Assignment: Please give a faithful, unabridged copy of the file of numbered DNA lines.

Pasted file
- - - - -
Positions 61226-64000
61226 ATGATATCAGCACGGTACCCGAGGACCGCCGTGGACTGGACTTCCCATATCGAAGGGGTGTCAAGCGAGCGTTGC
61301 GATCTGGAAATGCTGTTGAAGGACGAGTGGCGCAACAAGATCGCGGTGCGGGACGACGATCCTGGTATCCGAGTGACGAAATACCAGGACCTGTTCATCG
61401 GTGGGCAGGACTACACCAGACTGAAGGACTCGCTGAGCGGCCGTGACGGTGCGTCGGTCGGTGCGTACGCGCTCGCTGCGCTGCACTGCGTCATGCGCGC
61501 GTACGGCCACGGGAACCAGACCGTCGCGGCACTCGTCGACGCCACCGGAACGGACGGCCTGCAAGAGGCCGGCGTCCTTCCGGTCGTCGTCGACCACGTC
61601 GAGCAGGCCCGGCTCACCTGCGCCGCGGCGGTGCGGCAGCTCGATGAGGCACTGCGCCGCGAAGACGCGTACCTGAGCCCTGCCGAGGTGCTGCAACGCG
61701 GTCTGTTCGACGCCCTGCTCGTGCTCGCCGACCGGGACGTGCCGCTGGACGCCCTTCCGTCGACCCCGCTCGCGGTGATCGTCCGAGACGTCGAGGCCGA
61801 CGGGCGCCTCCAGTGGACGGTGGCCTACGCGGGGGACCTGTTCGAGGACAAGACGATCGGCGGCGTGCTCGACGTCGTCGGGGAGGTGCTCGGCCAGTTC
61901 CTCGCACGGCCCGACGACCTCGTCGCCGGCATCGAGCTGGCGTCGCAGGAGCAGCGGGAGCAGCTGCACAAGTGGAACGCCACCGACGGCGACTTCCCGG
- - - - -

Positions 61226-64000
61226 ATGATATCAGCACGGTACCCGAGGACCGCCGTGGACTGGACTTCCCATATCGAAGGGGTGTCAAGCGAGCGTTGC
61301 GATCTGGAAATGCTGTTGAAGGACGAGTGGCGCAACAAGATCGCGGTGCGGGACGACGATCCTGGTATCCGAGTGACGAAATACCAGGACCTGTTCATCG
61401 GTGGGCAGGACTACACCAGACTGAAGGACTCGCTGAGCGGCCGTGACGGTGCGTCGGTCGGTGCGTACGCGCTCGCTGCGCTGCACTGCGTCATGCGCGC
61501 GTACGGCCACGGGAACCAGACCGTCGCGGCACTCGTCGACGCCACCGGAACGGACGGCCTGCAAGAGGCCGGCGTCCTTCCGGTCGTCGTCGACCACGTC
61601 GAGCAGGCCCGGCTCACCTGCGCCGCGGCGGTGCGGCAGCTCGATGAGGCACTGCGCCGCGAAGACGCGTACCTGAGCCCTGCCGAGGTGCTGCAACGCG
61701 GTCTGTTCGACGCCCTGCTCGTGCTCGCCGACCGGGACGTGCCGCTGGACGCCCTTCCGTCGACCCCGCTCGCGGTGATCGTCCGAGACGTCGAGGCCGA
61801 CGGGCGCCTCCAGTGGACGGTGGCCTACGCGGGGGACCTGTTCGAGGACAAGACGATCGGCGGCGTGCTCGACGTCGTCGGGGAGGTGCTCGGCCAGTTC
61901 CTCGCACGGCCCGACGACCTCGTCGCCGGCATCGAGCTGGCGTCGCAGGAGCAGCGGGAGCAGCTGCACAAGTGGAACGCCACCGACGGCGACTTCCCGG